i thought the thing that burned lights out was the turning on and off in the first place, right?
By Magnusra (Magnusra) on Friday, May 18, 2001 - 12:58 am: Edit
Actually I believe it's that the filament wears thin and breaks. Every hour of use takes so much mass away from the filament which is no thicker than a hair.
By Vitticeps (Vitticeps) on Friday, May 18, 2001 - 04:29 am: Edit
Actually there is no filament in LEDs. LEDs are solid state components. They use a semiconductor crystal chip that emits light when an electrical current is passed through it. Theoretically they should last indefinitely. Realistically they will eventually "burn" out by a power surge that "fries" the semiconductor. There is no chemical reaction involved in an LED, it is encased in solid resin rather than a vacuum filled with a gas such as incandescent lights. LEDs are not affected by turning on and off.
By Magnusra (Magnusra) on Friday, May 18, 2001 - 04:47 am: Edit
I was speaking of incandescent light bulbs, with the filament.
By Whitey (Whitey) on Friday, May 18, 2001 - 05:08 am: Edit
what the hell is a led? what does it look like?
(sorry - i can be ignorant)
By Ridder (Ridder) on Friday, May 18, 2001 - 07:30 am: Edit
you know that light in the front of your computer that turns green when u turn it on? that is an led.
By Vitticeps (Vitticeps) on Friday, May 18, 2001 - 07:49 am: Edit
An LED is a Light Emitting Diode. A diode is a simiconductor that allows electricity to flow in one direction only (essentially). In the case of an LED, when electricity is applied in the correct direction (polarity) the semiconductor emits light. Depending on the semiconductor used, the wavelenght (color) of the light will change and is very accurate. LEDs are used everywhere... digital alarm clock readouts, power indicator ights on computer (and damn near everything else for that matter), the "laser" in an optical computer mouse, the built in flashlight on fancy car keys, even the infrared emitter on television remote controls. Pretty much anything electronic with a power indicator that's red or green is an LED.
|By Brad (Raze) on Tuesday, December 11, 2001 - 01:31 pm:|
What else can I use to give light in here? Something battery powered and that doesnt have to have a new battery every day
|By plinkerdink420 (Plinkerdink420) on Tuesday, December 11, 2001 - 01:49 pm:|
just use a flashlight or something... you don't have to leave it on all of the time, just leave it one for a few minutes a day or something... or even a couple of hours if you like
|By Cragith Kilbonith (Kilborn) on Tuesday, December 11, 2001 - 02:49 pm:|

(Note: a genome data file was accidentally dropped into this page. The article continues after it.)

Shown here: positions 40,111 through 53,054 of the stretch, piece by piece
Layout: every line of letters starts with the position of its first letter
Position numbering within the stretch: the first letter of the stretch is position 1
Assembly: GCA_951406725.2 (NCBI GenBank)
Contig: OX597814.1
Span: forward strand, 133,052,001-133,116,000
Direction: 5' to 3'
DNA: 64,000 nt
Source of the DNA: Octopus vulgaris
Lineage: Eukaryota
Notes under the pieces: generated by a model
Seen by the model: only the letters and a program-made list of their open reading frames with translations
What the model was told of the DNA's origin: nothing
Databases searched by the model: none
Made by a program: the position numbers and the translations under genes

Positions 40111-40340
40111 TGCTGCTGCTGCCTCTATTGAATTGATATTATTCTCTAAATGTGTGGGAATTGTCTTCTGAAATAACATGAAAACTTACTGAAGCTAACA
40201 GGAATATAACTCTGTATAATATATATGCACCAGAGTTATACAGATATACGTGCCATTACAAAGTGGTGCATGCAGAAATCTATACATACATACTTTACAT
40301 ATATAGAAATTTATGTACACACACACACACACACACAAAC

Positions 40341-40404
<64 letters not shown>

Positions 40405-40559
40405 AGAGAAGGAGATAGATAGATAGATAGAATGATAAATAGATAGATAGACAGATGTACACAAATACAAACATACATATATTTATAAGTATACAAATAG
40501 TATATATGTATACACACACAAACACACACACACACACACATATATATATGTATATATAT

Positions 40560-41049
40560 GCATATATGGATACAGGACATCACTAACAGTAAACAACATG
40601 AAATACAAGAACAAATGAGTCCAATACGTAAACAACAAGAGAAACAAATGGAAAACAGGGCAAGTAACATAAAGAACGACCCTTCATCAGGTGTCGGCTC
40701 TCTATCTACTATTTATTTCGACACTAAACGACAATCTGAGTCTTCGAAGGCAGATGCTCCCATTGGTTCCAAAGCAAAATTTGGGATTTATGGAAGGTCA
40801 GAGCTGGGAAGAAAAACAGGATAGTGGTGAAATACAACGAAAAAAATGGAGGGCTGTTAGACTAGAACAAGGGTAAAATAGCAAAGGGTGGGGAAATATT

brad if your trying to find a way to give your cakes light you could just cut hte lid and then put plastic ontop then duct tape the sides. or you could just get a light and put it inside of the rubbermaid. my 1st and 2nd grow i broke a small 15 watt flo and just put it ontop of the rubbermaid and duct taped it so it wouldnt fall off.
|By Martaxus (Martaxus) on Tuesday, December 11, 2001 - 05:10 pm:|
If you can get a power cord to your project, x-mas lights work well.
|By Brad (Raze) on Tuesday, December 11, 2001 - 09:03 pm:|
No power cords, no hole cutting. I'm going stealth here. I have two terraniums and an incubator here (my feet are resting on them actually :P)
My parents would never go thru my stuff, so they're safe. But if there's like a window or a power cord they might, as that would be blatently obvious.
|By Imok Urok2 (Imok) on Wednesday, December 12, 2001 - 01:01 am:|
You might try the battery powered Christmas lights.
They do come in different colors.
My wife made potpouri in flower vases and embeded the lights in there.
Just warm enough to cause the smell to come out.
So they will cause some warmth.
|By Brad (Raze) on Wednesday, December 12, 2001 - 02:14 am:|
I'll keep an eye out for those. Heat isnt an issue, this room's a little con the cold side anyways.
|By quote: (Quote) on Wednesday, December 12, 2001 - 02:11 pm:|
ever seen those yard lights that charge up daily from the sun ?
if you had a few of those, you could have some charging outside everyday while you use one inside your box for light.
|By Brad (Raze) on Wednesday, December 12, 2001 - 09:36 pm:|
Mom: "What are these things sticking in the lawn for?"
Me: "I'm afraid of the dark, and dont want to waste electricity"
Anyways, I rebuilt my incubator the other day, and the jars now sit on 1/4" plexiglass over a smaller rubbermaid full of water with a heater in it. They used to sit on an opaque lid. The heater has a pilot light on it, that gives a small glow. I was wondering, while the jars are in there, is this small glow that comes on (how often I'm not sure, whenever the heats on) enough to iniate pinning for the jars that I have sitting in there now? My 100% jar is sitting on my shelf behind some stuff where it gets only indirect light.